One of the first international investors to plant a flag in Dili was Sakib Awan and his wife, Neelo, an Indian family from Darwin who built the Discovery Inn five years ago. The hotel's restaurant, Diya, offers exceptional food with a wine list ranging from Australia to Portugal. My fish cooked in coconut milk is divine and the chocolate brownie and ice-cream - the creation of Awan's youngest daughter, Ismat, who is studying to be a chef in Sydney - could be served in any upmarket Sydney restaurant.
With visitor arrivals numbering in the hundreds each week, tourist infrastructure is minimal but the Resistance Museum is worth a look for an insight into the tumultuous decades that made East Timor synonymous with tragic struggles.
In Dili, we also stay at the Hotel California, built on a quiet beachfront. Here, the talk is not of foreign investment but of adventure - mainly diving. The diving in Timor-Leste is world class, especially off Atauro Island, say a group of Australian expats I meet and who now call the country home. About an hour's boat ride from Dili, Atauro lies 30 kilometres across the Wetar Strait from the capital on an important submarine channel that reaches depths of three kilometres.
Atauro's south-western edge is a 300-metre cliff face that meets the sea and keeps going down, providing a perfect coral wall for diving and snorkelling. While a group of too-cool-for-school divers from Portugal, Britain, Germany and Japan tank up and disappear into the blue, we snorkel on the surface. The eerie, dark-blue water is packed with coral fish and, with a water temperature of about 27 degrees, you can stay in all day. In the dry season, visibility stretches for more than 40 metres.
The most common refrain we hear from travellers on Atauro is: "This is what Bali was like 40 years ago." Perhaps. If you can't get your pulse below about 70 beats a minute on Atauro, you must be doing something wrong.
One of the few options for accommodation here is Barry's Eco Resort. But don't just turn up, as the place can be booked out for months in advance. Barry's has no website, no interest in advertising and relies on word of mouth.
Dining at Barry's is communal and the guests often include UN staff on a break, diverse in age and nationality. Barry purifies his own water and each resort hut - some of which are split-level and can sleep four - has a solar panel. The island also has a pizza restaurant run by Italian priests, who oversee a Catholic church.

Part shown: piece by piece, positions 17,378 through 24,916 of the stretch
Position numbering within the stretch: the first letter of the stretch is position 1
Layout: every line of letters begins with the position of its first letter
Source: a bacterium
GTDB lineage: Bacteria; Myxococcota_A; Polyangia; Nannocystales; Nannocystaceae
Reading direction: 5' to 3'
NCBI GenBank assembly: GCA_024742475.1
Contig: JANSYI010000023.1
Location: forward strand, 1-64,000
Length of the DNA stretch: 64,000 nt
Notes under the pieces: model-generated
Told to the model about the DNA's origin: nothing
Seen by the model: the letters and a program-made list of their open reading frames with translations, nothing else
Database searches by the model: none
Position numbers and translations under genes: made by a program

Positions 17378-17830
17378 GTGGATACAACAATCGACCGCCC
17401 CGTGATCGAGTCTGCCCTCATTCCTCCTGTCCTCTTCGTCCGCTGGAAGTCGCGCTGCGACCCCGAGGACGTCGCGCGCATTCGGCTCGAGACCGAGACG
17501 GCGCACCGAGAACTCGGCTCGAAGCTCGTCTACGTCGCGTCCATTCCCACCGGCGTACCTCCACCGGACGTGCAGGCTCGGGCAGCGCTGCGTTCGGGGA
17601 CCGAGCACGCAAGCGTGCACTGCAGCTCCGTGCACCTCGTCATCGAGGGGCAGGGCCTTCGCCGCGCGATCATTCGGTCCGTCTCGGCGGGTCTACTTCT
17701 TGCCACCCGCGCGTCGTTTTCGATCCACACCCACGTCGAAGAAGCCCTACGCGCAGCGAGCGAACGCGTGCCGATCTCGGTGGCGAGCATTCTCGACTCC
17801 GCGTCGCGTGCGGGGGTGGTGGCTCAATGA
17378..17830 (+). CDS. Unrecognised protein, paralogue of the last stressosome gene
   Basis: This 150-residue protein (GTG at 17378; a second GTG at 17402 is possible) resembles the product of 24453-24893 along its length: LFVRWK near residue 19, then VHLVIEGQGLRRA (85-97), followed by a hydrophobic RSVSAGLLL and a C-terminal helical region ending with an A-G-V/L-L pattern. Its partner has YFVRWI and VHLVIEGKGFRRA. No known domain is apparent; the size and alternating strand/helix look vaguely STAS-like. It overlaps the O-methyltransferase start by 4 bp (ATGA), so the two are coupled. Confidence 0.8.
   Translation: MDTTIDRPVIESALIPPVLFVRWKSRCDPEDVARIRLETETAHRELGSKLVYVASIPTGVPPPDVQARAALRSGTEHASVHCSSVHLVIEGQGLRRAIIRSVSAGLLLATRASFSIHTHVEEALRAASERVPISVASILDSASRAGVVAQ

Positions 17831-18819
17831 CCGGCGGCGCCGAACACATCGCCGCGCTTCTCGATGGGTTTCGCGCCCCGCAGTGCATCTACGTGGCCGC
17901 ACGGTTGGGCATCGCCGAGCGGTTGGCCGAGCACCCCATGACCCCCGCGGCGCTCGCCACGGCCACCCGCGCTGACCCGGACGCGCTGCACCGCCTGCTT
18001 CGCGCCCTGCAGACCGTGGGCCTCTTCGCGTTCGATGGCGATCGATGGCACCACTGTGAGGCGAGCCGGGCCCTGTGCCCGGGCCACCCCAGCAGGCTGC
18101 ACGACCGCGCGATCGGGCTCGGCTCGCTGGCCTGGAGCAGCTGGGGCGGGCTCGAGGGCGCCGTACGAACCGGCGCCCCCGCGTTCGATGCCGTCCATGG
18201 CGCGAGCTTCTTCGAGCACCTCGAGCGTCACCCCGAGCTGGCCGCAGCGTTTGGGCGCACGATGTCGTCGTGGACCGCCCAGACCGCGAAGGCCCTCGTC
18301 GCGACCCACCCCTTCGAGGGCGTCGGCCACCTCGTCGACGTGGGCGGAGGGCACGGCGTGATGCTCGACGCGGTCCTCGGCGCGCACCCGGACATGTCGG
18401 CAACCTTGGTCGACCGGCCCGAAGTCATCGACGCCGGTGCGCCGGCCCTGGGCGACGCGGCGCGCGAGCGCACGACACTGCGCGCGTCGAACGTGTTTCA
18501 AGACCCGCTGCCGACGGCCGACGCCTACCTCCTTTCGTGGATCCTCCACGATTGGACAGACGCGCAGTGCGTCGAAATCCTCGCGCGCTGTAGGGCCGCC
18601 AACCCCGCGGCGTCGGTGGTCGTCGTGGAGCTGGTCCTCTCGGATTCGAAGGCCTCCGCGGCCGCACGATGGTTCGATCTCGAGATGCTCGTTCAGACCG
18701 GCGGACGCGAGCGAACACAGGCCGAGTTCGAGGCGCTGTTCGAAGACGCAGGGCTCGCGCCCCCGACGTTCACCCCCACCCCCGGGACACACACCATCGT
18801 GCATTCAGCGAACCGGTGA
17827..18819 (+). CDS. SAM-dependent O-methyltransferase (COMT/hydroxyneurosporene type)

On the return boat ride from Atauro, we spot a pod of pilot whales and a group of dolphins making their way through the Wetar. Our final meal in Dili is a T-bone steak accompanied by Portuguese red wine. I don't think they had that in Bali 40 years ago.
The writer was a guest of Island Explorer Holidays.
Airnorth flies from Darwin to Dili, Monday to Saturday, priced from about $200. 1800 627 474, airnorth.com .au. A 30-day visa is available on arrival at Dili's Presidente Nicolau Lobato International Airport for $US30 ($29). The dominant currency is $US. Anything less than $US1 can be paid for in Timorese centavos (1 centavo = 1¢).
Discovery Inn, Dili, has double rooms from $US135 a night, including breakfast. discoveryinntimorleste.com; email@example.com
Hotel California is 10 minutes from central Dili. Rooms are priced from $US80-$US100, including breakfast. firstname.lastname@example.org.
Island Explorer Holidays hosts adventure tours to Timor-Leste priced from $1145 a person. Includes mountain and island trips and four-wheel-drive tour. The Perth-based company also conducts dive tours. (08) 9322 9561, islandexplorer.com.au.
Smart Traveller advice is to exercise a high degree of caution in East Timor. smartraveller.gov.au.
Eco-tourism is the key
EAST TIMOR appears determined to prevent tourism growing unchecked. "We don't want to attract mass tourism," says the director of Nacional do Turismo, Jose Quintas. "We are vulnerable to mass tourism because we don't have the infrastructure to cope."
In 2009, East Timor recorded 81,000 tourist arrivals. The number grew by just 4000 last year, while this year the figure is expected to reach 100,000.
By comparison, Bali hosts more than 1 million tourists a year.
Quintas forecasts East Timor's annual visitor numbers to top out at about 200,000 within 10-15 years but says the strategy is not to attract high-frequency, low-spending tourists such as backpackers.
Instead, East Timor will market itself as an eco-tourism destination for adventure-minded travellers or those looking to escape commercial holiday destinations. HA